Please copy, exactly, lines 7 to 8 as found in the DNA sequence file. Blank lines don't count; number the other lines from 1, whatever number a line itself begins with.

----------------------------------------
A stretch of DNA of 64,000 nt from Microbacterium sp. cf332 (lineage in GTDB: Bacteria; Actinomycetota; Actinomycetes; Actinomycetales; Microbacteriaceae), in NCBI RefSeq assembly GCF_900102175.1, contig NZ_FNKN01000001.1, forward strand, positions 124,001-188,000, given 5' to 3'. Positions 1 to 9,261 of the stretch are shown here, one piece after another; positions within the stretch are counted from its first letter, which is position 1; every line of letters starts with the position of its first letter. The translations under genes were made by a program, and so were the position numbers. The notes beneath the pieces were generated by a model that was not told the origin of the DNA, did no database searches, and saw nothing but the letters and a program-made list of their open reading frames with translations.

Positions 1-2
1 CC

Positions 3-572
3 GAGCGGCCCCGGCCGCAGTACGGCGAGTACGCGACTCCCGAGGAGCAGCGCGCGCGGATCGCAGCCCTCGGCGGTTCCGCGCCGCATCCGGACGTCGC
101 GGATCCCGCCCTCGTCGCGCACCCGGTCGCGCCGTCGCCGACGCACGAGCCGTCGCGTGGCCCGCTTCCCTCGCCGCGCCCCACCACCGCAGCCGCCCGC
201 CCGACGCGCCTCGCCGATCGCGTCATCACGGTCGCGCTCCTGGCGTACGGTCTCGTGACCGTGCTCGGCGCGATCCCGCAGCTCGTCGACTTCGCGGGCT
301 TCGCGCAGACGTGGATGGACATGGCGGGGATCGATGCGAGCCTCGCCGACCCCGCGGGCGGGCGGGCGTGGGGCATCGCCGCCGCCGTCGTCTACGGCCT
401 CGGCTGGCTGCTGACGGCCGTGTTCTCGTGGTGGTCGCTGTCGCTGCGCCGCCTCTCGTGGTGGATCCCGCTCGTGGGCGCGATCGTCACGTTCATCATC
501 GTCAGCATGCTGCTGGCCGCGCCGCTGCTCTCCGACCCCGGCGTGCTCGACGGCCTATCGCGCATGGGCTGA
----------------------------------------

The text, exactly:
201 CCGACGCGCCTCGCCGATCGCGTCATCACGGTCGCGCTCCTGGCGTACGGTCTCGTGACCGTGCTCGGCGCGATCCCGCAGCTCGTCGACTTCGCGGGCT
301 TCGCGCAGACGTGGATGGACATGGCGGGGATCGATGCGAGCCTCGCCGACCCCGCGGGCGGGCGGGCGTGGGGCATCGCCGCCGCCGTCGTCTACGGCCT